We have recently had a fascinating day with Alan Buchanon on making and using pulp papers for paper repairs as an alternative to japanese and western paper repairs. This is a technique that Alan has honed to a great art and precise formula that allows any conservator to give it a go an come out with a good and useable result.
To start with we made and dyed paper at the same time, this was done using shreds of a high grade of cotton rag paper to make the pulp and a precise mixture of dyes to get the colour. The percentage of the colour is essential a the lower the percentage, the lighter the colour. There were about six colour charts using a different percentage of dye for each chart, these can be seen in the photographs below.
Once the paper was made, we then moved on to making the pulp. By take the object and comparing it to the charts, it was possible to see what colour match the object best. Once found, the chart then gave grammages of how much paper was needed from each colour in that percentage, these could be weighed out and blended together like a recipe!
At this point a pulp was ready, and after making small samples and adding any colours if necessary, we were ready to repair. This was done using a powerful suction table, on which the object sat with the area to be repair masked out of melinex in order to prevent any damage to the surrounding area. Using a pippet, the pulp was then squirted into the area the be mended and built up gradually to the required amount. Once this was reached, the use of a hair fryer would dry out the final parts of the repair, and it was done!
I was unsure how strong these repairs would be as there is no adhesive involved. Alan assured me that the combination of the suction of the table and the hair dryer meant thy the cotton fibres would form a very strong covalent bond with the cotton fibres in the paper. This was not necessarily the same with wood pulp papers, which might need a small amount of adhesive mixed into the pulp to ensure it adheres enough.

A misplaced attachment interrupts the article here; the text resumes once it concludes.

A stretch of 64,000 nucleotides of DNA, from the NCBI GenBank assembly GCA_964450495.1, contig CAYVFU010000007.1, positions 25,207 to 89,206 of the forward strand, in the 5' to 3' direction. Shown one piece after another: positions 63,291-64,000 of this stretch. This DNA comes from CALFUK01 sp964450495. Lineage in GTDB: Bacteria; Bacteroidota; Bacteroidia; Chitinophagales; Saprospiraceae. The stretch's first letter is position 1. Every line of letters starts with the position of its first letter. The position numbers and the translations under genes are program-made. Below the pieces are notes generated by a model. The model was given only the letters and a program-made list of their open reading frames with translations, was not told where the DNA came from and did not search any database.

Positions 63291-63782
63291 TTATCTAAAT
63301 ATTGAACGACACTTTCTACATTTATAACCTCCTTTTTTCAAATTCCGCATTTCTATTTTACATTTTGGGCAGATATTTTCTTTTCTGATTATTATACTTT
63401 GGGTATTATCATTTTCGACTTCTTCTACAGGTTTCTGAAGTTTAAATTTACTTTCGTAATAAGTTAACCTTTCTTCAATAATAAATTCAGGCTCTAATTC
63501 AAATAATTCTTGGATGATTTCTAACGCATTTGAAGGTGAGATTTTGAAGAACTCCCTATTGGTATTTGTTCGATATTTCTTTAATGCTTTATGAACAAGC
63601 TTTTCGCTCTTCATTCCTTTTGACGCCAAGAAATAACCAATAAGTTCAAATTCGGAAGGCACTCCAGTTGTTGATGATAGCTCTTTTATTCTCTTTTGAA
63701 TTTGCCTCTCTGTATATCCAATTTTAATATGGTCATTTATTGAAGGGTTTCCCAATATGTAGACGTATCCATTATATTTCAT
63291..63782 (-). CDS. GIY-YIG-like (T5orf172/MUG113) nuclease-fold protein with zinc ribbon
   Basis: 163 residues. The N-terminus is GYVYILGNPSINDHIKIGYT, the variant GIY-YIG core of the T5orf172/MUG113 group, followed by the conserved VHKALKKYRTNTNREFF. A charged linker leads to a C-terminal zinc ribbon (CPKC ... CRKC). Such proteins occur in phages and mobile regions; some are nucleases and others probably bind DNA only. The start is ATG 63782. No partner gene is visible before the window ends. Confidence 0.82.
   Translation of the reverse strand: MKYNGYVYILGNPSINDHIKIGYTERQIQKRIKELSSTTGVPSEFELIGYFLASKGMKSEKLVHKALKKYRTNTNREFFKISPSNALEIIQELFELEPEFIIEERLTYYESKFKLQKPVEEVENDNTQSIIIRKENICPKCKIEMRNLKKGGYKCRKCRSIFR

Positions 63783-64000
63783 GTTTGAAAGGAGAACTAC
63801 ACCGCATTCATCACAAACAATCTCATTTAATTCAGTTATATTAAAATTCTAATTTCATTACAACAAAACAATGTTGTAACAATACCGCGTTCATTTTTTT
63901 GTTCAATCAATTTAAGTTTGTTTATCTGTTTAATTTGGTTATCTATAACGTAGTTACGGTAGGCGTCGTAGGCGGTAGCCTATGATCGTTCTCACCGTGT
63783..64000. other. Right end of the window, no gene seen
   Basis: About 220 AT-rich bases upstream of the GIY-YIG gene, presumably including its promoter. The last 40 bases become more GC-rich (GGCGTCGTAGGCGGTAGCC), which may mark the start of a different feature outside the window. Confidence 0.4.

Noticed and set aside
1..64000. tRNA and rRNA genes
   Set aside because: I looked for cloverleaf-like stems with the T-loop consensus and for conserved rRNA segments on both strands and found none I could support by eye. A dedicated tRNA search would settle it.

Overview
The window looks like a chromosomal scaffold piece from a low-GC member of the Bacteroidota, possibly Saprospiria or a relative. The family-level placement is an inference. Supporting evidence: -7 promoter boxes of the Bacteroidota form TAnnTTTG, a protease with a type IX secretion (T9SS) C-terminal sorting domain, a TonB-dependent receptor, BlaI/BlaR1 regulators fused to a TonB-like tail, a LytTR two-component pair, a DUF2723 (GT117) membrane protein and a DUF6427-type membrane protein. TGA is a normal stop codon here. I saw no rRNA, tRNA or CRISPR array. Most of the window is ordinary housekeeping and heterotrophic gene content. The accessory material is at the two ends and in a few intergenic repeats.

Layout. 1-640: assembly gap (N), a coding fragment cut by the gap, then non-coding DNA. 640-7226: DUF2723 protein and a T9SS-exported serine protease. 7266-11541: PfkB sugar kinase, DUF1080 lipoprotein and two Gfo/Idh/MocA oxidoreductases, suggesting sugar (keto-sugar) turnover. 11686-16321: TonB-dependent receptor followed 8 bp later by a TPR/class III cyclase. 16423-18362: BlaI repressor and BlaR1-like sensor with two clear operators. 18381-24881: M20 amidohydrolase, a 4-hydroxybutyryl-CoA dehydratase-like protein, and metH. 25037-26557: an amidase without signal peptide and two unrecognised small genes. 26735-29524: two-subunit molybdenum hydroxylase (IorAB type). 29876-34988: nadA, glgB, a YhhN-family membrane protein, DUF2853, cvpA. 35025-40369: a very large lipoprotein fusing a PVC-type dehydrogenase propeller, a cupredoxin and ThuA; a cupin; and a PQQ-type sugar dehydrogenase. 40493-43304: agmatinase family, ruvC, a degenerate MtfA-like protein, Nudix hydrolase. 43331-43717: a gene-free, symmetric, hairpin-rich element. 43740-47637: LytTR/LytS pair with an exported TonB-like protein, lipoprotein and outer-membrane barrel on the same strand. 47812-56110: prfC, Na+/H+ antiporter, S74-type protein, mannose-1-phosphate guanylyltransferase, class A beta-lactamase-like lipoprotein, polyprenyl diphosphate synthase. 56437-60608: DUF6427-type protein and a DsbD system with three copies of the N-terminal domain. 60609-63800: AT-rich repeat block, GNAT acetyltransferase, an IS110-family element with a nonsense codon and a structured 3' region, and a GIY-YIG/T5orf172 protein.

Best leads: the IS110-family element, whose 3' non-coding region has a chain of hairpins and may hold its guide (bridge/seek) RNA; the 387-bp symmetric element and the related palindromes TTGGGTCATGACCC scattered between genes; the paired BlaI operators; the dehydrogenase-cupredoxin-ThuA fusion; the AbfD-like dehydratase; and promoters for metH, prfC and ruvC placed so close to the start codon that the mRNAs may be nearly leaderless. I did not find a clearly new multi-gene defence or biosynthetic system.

Since December I have been volunteering on Monday’s at the V&A, which has been an amazing experience and taught me huge amounts. This week, however, has been a little different – I am part of a volunteer group at the V&A working on the ‘Rolled Storage Objects’ in the prints and drawings department. Its currently stock take week for the libraries so all of them are closed for the next two weeks and they have taken the opportunity to sort out a small collection of rolled pieces that have been in a cupboard untouched, in some cases for up to 100 years!
As you might imagine, it has been fascinating – we have already uncovered a collection of William Morris wallpapers that the V&A didn’t realise they had prints of. The idea has been to get all the pieces out and flatten them through humidification and make any repairs where necessary. As many conservators will know, this always takes longer than expected, as the repairs are always worse than one might think, and the collection larger than previously thought!
I have a few pictures of one particular piece that I have been working, which was really interesting. When unrolled, there were about five or six charcoal drawings, as can be seen here, all grubby, curly and damaged – so we set to work – cleaning both sides and putting repairs on the verso, which in some cases were tears going all across the page. Then we found out that the drawings were study cases for some of the sculptural work of the building itself – Amazing! The sculpture form is called Sgraffito, and originally would have been white lines carved out of black (a bit like scratching colours through a black was crayon drawing!). So dutifully we then went and had a look at the side of the building where they were, and there is was, the piece I had been working on – inscribed in the wall for the past 100 odd years – AMAZING!!